I used the Super Ear a few more times. I listened to those same neighbors discuss their tulips. I listened to a couple of kids debate whether they should go fishing or not. From halfway across the house, I listened to Susan cook spaghetti.

It didn’t take long for the Super Ear to go back in its box, where it has lived for the past decade (maybe two). Each time I run across the box I consider tossing it, but in the back of my mind there’s always that possibility that I might become a spy, which helps Super Ear survive another round of spring cleaning.

I my mind’s eye I can see his face, but for the life of me, I can’t remember his name.

It was tenth grade, back when it was still cool to have sleepovers. I didn’t know at the time that most of my life-long friendships had already been formed, but that didn’t stop me from occasionally meeting new people and trying out new relationships.

I met the guy in science class after buying two tapes from him, one cassette (Kiss’s Smashes, Thrashes & Hits) and one VHS (Metallica’s Cliff ‘Em All). A mutual friend of ours told me later the tapes had been stolen from him, along with some comic books.

The guy came over and we spent some time playing computer games before watching movies. I had a VCP (video cassette player) in my room and had a tape with two movies on it, Weird Science and Howard the Duck. We watched both films. My strongest memory of the guy was how physically dirty he was. He had dirt on his jeans and shoes, and he smelled. We didn’t have a terrible time, but we didn’t exactly hit it off either. That was the only time we saw each other outside of school.

When my kids have friends come over to visit, I often wonder if these are kids they will be friends with for the rest of their lives, or if they’ll be like this guy, people that they’ll see once or twice and never see again.


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I ran across this poster yesterday at school. Based on the picture and the ceramic-tiled wall it was taped you, you can probably guess where I saw it. Specifically I was in the Gaylord building at OU, home to the school’s journalism, mass communications, and professional writing students.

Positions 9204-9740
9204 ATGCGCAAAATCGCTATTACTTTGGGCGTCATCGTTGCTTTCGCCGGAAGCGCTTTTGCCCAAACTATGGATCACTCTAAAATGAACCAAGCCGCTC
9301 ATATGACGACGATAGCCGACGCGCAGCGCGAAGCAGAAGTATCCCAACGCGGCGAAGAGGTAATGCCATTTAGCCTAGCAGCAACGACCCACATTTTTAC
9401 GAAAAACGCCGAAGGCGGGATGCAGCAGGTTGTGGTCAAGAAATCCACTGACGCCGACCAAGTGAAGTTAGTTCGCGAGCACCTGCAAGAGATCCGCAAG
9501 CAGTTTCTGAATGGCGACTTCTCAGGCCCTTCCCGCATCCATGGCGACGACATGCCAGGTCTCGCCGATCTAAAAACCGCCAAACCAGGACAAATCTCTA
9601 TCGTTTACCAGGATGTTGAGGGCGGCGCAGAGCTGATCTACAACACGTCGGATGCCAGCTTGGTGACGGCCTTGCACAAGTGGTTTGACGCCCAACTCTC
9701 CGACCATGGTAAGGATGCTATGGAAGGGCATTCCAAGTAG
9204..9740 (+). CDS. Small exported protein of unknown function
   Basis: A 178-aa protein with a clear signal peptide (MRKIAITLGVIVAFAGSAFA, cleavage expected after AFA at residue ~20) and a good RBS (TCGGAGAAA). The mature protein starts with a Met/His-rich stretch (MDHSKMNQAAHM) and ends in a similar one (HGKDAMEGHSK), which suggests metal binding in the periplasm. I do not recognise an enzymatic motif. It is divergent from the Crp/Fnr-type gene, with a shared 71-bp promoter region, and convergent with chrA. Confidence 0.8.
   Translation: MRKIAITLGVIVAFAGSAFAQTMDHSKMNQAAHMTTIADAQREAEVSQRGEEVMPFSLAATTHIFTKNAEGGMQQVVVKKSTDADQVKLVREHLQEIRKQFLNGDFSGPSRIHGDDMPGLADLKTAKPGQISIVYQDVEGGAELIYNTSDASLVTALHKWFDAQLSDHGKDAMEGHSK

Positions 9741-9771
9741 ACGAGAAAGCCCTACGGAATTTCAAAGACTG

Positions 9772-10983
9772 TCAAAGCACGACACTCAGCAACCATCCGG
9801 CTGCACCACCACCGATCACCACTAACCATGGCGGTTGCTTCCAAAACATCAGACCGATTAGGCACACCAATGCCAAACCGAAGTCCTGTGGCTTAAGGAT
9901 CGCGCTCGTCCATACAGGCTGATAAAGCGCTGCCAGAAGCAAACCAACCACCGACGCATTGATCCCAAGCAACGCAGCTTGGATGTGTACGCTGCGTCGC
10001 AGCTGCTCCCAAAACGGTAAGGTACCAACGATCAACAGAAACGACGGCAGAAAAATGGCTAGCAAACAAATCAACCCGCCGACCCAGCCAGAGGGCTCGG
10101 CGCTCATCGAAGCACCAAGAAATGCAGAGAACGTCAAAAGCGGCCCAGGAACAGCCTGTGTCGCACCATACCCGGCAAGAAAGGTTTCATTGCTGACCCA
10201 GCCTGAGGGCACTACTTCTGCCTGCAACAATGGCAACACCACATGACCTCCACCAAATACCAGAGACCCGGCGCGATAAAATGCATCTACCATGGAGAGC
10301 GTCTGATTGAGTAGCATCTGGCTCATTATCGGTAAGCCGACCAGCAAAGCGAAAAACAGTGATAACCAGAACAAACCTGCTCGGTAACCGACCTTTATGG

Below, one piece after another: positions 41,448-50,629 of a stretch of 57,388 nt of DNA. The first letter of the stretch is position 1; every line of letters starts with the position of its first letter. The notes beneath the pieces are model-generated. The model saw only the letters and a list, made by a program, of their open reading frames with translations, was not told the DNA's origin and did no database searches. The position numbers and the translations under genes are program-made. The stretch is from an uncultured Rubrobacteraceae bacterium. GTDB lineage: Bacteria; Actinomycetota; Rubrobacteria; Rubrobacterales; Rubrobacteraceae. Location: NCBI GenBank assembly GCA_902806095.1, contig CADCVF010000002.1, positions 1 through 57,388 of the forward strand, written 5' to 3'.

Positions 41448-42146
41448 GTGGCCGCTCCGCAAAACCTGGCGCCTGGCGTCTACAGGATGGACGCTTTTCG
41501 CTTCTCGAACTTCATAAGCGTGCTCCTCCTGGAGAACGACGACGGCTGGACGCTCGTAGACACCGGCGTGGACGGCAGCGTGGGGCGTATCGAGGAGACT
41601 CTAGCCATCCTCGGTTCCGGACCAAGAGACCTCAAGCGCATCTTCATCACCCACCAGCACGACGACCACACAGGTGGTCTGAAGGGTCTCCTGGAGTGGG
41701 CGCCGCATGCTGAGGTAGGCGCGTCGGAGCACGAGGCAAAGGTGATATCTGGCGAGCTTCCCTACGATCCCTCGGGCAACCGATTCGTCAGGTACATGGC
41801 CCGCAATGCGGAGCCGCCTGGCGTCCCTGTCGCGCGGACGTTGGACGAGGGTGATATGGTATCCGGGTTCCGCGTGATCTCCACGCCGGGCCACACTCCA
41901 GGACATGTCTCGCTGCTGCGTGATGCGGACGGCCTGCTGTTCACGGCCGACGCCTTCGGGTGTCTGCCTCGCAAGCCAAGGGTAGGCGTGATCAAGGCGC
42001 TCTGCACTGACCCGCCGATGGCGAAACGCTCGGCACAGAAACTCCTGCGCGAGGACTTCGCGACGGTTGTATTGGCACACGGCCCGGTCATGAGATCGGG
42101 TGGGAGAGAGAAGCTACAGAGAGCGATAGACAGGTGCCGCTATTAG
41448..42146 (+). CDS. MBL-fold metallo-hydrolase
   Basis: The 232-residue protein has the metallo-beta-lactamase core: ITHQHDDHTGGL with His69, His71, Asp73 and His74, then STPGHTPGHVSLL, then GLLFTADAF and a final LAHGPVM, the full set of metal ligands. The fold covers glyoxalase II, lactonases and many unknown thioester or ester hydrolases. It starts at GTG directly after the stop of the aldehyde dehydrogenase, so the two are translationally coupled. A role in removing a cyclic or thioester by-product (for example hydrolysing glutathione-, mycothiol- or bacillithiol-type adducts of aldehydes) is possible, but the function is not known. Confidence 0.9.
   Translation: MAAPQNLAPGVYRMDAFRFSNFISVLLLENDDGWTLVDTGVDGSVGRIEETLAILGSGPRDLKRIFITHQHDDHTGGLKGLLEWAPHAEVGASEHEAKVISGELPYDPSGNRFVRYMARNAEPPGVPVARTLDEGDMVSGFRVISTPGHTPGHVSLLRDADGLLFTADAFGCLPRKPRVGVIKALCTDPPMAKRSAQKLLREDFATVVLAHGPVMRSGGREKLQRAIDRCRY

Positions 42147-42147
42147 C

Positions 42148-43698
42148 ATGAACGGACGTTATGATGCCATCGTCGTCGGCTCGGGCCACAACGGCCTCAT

I cheated on a writing assignment for school once. I was in third grade. Our teacher gave us a week to write and illustrate a limerick. I struggled for several days to come up with a good one, but came up blank every night. The night before our homework was due, I wrote down a limerick that I had heard before on a record:

A furry blue monster named Herry
When asked “Are you strong?” replied “Very!”
Then just for a laugh
He tore 3 cars in half
Now I ask “Is that necessary?”

I modified the first line slightly to read “There once was a big man named Harry,” but that was the only change I made. Lest you think this experience didn’t make an impression on me, the original song was called “The Limerick Song (Come On and Sing Along With Me),” and it appeared on the Bert and Ernie Sing Along Sesame Street Album. It starts at the 40 second mark, if you want to listen to it.

My teacher thought the limerick was great, and hung my paper along with a few others in the hallway outside our classroom. I was terrified that someone would recognize the limerick and tell on me. I felt so bad about it that I got a pit in my stomach every time I walked past the picture. Worst of all, I felt bad about deceiving my teacher. I swore I’d never do it again.

I was eight years old.

A recall a few times in high school where friends of mine and I would share answers on “busy work” assignments like word searches and crossword puzzles, but I never again cheated on any “creative writing” assignments. Why would I? I love writing!

Sometimes it’s easy for me to forget that I am a 42-year-old college student and not a 22-year-old one. I’m paying for graduate school out of my pocket, and it ain’t cheap. I’m in school because I want to be there. My goals are to learn, to get feedback, and ultimately, to improve as a writer. None of those goals involve cheating.

A couple of years ago, I fully intended to shut down I went as far as to export all 500 reviews from over there, and import them over here in an attempt to “consolidate web stuff.” In retrospect, I never should have done it. It’s two completely different types of content and styles of writing. More isn’t always better, if it’s not a good fit. Also, many of those reviews were written hastily, and do not reflect the quality or style of my current writing.

I just finished making sure all of my reviews that were posted here (at were over there, and then deleted them from here. I left the master “Review” category in WordPress with about 10 reviews in it. Everything else is back online over at Review-O-Matic. Someday when I have time (ha ha) I may go through and clean up all the grammatical errors in those reviews. But not tonight.

If you follow me on Facebook or Twitter, you’ll still see notifications when I post new reviews (which isn’t too often these days). There’s an RSS Feed over there too, in case you’re in to that sort of thing.

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Occasionally I’ll go off on a tangent and start collecting some random sub-collection of Star Wars “things.” Such was the case in the late 1990s, when I began collecting Star Wars masks and helmets.